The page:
July 10, 2008
Detect erosion of satellite and spacecraft thrusters
Students in the engineering program at CSU have been looking at how to propel spacecrafts deeper into space. Scott Domingue, Stan Nielsen, Kevin Troyer, and Ellen Zwickl worked alongside Dr. Azer Yalin, associate professor of mechanical engineering, on a senior design project creating laser-based sensors. These sensors will be used to detect and measure erosion of satellite and spacecraft thrusters.
Sputter erosion - the process by which bombarding ions cause the ejection of material from a surface - is an unavoidable effect of great importance in electric propulsion thrusters.
Students' work key to larger laser diagnostic project
"Typically it's really hard to measure the erosion rate because it's a very slow process," said mechanical engineering student Scott Domingue, "so we've developed a laser sensor to try to quantify how quickly these thrusters will erode."
The sensor will be integrated with laser diagnostic approaches that Professor Yalin's research group has been developing.
Better, faster and practical application
Sputter erosion is responsible for many thruster failure mechanisms and ultimately limits thruster lifetime, which is typically thousands of hours of thrust. Looking for better and faster ways to characterize the lifetime of these thrusters, Yalin and his research team have developed a practical means of performing accelerated thruster lifetime diagnostics. Cavity Ring-Down Spectroscopy, or CRDS, is an ultra-sensitive, laser-based technique that Yalin's group is implementing to measure the erosion of thruster materials with high sensitivity in real time.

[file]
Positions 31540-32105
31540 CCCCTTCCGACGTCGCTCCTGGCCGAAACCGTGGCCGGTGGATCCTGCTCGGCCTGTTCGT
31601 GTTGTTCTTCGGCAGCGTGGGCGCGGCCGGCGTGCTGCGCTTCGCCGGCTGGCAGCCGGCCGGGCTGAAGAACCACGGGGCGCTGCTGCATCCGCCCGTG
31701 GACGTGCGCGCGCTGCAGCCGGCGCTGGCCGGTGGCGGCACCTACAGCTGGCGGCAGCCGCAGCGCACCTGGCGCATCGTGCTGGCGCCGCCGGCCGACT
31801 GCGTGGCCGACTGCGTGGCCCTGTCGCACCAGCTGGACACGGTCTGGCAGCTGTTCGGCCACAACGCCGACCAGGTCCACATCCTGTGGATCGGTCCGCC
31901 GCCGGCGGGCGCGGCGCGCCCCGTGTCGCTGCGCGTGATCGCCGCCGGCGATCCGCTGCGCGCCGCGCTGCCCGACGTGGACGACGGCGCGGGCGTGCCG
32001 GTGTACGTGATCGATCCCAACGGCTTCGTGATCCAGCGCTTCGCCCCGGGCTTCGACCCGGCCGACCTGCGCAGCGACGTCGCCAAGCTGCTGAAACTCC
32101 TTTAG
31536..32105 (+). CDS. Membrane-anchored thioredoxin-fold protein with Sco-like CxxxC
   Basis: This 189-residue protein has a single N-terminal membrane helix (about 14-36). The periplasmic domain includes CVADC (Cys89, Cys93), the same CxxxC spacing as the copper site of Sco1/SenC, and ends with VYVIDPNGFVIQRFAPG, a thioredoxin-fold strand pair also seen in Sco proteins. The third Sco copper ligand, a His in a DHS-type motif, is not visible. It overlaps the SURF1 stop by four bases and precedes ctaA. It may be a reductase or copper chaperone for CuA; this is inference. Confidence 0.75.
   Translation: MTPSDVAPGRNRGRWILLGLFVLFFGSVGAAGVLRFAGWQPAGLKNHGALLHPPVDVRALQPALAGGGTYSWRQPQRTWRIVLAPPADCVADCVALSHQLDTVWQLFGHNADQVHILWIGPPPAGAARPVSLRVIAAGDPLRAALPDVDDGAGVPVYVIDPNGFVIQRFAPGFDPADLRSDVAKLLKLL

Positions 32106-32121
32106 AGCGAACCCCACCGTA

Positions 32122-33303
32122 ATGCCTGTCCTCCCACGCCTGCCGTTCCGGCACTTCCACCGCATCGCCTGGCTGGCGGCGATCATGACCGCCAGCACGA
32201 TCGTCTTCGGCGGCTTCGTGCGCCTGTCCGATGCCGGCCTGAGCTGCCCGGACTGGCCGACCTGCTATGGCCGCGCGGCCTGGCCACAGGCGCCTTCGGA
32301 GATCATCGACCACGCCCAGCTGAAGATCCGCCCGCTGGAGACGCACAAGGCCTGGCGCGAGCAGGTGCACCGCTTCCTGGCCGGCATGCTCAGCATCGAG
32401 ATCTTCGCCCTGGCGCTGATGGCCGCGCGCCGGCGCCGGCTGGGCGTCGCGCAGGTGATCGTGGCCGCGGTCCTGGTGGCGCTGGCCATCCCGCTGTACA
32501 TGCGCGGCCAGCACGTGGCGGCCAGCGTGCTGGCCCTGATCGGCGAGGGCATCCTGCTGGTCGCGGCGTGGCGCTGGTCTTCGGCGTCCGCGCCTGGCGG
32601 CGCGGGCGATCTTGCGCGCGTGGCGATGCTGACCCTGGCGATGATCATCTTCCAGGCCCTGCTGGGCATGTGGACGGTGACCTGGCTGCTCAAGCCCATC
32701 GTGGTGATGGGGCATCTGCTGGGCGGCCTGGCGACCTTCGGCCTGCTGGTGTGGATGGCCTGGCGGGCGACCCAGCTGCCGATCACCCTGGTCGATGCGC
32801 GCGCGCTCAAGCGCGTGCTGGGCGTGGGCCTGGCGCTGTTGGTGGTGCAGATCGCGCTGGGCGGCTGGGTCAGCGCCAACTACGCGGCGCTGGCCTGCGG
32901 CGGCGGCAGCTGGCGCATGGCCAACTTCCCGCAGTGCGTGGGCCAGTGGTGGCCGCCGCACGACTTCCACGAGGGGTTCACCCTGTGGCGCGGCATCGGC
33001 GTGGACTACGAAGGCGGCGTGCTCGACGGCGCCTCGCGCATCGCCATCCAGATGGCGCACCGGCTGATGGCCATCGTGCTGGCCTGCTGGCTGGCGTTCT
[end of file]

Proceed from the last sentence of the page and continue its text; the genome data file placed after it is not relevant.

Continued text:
It was the students' task to work with and improve CRDS for their specified project. To increase the sensitivity in the CRDS measurements, they designed and fabricated a new vacuum system and optical cavity configuration. Using these tools, the students began their experimentation using pulsed cavity ring-down spectroscopy of sputtered aluminum. Following their trials with pulsed CRDS, they began to work with continuous cavity ring-down spectroscopy, a much more advanced technique.
First place award at 2008 Space Research Symposium
The students presented their work at the 2008 Space Research Symposium in Boulder, where they won first place in their session. The senior design team was partially supported by the Colorado Space Grant Consortium.
To learn more about the Department of Mechanical Engineering, go to http://www.engr.colostate.edu/me.
Contact: Lana Hoff
Phone Number: (970) 491-6604
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